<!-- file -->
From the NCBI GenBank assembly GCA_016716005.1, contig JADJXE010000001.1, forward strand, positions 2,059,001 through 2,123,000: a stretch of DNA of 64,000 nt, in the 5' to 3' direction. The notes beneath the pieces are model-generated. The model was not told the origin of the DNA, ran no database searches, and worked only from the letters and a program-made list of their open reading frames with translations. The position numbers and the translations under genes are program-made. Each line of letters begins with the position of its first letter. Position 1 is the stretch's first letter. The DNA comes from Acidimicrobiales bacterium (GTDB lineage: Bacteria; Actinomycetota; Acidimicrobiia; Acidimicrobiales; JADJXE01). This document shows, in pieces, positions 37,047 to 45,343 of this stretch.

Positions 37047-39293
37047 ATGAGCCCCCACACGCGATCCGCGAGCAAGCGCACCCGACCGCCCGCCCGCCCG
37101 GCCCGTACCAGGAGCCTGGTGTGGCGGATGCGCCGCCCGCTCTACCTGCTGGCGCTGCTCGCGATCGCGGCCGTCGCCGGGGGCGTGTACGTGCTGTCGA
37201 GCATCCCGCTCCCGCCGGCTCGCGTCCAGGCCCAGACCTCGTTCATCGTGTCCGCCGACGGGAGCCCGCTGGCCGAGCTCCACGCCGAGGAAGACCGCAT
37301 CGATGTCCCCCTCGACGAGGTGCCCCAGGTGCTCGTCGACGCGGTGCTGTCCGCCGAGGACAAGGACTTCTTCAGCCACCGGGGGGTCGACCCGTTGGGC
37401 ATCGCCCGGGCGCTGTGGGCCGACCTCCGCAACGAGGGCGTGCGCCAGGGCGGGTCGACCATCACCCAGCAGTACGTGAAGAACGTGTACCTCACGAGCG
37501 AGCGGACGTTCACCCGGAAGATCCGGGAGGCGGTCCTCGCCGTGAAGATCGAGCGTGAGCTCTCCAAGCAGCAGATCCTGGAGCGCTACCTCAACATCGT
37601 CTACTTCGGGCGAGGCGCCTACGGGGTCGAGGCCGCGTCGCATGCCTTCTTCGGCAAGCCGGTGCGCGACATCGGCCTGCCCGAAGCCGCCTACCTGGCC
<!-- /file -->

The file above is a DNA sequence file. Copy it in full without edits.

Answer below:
From the NCBI GenBank assembly GCA_016716005.1, contig JADJXE010000001.1, forward strand, positions 2,059,001 through 2,123,000: a stretch of DNA of 64,000 nt, in the 5' to 3' direction. The notes beneath the pieces are model-generated. The model was not told the origin of the DNA, ran no database searches, and worked only from the letters and a program-made list of their open reading frames with translations. The position numbers and the translations under genes are program-made. Each line of letters begins with the position of its first letter. Position 1 is the stretch's first letter. The DNA comes from Acidimicrobiales bacterium (GTDB lineage: Bacteria; Actinomycetota; Acidimicrobiia; Acidimicrobiales; JADJXE01). This document shows, in pieces, positions 37,047 to 45,343 of this stretch.

Positions 37047-39293
37047 ATGAGCCCCCACACGCGATCCGCGAGCAAGCGCACCCGACCGCCCGCCCGCCCG
37101 GCCCGTACCAGGAGCCTGGTGTGGCGGATGCGCCGCCCGCTCTACCTGCTGGCGCTGCTCGCGATCGCGGCCGTCGCCGGGGGCGTGTACGTGCTGTCGA
37201 GCATCCCGCTCCCGCCGGCTCGCGTCCAGGCCCAGACCTCGTTCATCGTGTCCGCCGACGGGAGCCCGCTGGCCGAGCTCCACGCCGAGGAAGACCGCAT
37301 CGATGTCCCCCTCGACGAGGTGCCCCAGGTGCTCGTCGACGCGGTGCTGTCCGCCGAGGACAAGGACTTCTTCAGCCACCGGGGGGTCGACCCGTTGGGC
37401 ATCGCCCGGGCGCTGTGGGCCGACCTCCGCAACGAGGGCGTGCGCCAGGGCGGGTCGACCATCACCCAGCAGTACGTGAAGAACGTGTACCTCACGAGCG
37501 AGCGGACGTTCACCCGGAAGATCCGGGAGGCGGTCCTCGCCGTGAAGATCGAGCGTGAGCTCTCCAAGCAGCAGATCCTGGAGCGCTACCTCAACATCGT
37601 CTACTTCGGGCGAGGCGCCTACGGGGTCGAGGCCGCGTCGCATGCCTTCTTCGGCAAGCCGGTGCGCGACATCGGCCTGCCCGAAGCCGCCTACCTGGCC